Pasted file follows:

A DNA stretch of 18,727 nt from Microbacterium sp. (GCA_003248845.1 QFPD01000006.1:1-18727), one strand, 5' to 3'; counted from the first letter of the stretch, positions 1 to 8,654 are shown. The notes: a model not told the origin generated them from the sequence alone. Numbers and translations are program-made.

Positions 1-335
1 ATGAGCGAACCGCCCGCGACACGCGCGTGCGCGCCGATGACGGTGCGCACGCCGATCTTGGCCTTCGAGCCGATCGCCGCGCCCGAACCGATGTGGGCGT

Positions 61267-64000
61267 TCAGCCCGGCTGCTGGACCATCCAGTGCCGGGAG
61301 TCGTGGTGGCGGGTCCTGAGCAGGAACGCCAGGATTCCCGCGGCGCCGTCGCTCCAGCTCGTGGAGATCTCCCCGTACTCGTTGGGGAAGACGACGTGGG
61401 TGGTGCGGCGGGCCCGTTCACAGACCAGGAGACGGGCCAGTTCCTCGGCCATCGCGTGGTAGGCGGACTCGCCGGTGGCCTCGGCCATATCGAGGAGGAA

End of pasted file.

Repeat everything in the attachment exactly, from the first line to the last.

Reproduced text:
A DNA stretch of 18,727 nt from Microbacterium sp. (GCA_003248845.1 QFPD01000006.1:1-18727), one strand, 5' to 3'; counted from the first letter of the stretch, positions 1 to 8,654 are shown. The notes: a model not told the origin generated them from the sequence alone. Numbers and translations are program-made.

Positions 1-335
1 ATGAGCGAACCGCCCGCGACACGCGCGTGCGCGCCGATGACGGTGCGCACGCCGATCTTGGCCTTCGAGCCGATCGCCGCGCCCGAACCGATGTGGGCGT

Positions 61267-64000
61267 TCAGCCCGGCTGCTGGACCATCCAGTGCCGGGAG
61301 TCGTGGTGGCGGGTCCTGAGCAGGAACGCCAGGATTCCCGCGGCGCCGTCGCTCCAGCTCGTGGAGATCTCCCCGTACTCGTTGGGGAAGACGACGTGGG
61401 TGGTGCGGCGGGCCCGTTCACAGACCAGGAGACGGGCCAGTTCCTCGGCCATCGCGTGGTAGGCGGACTCGCCGGTGGCCTCGGCCATATCGAGGAGGAA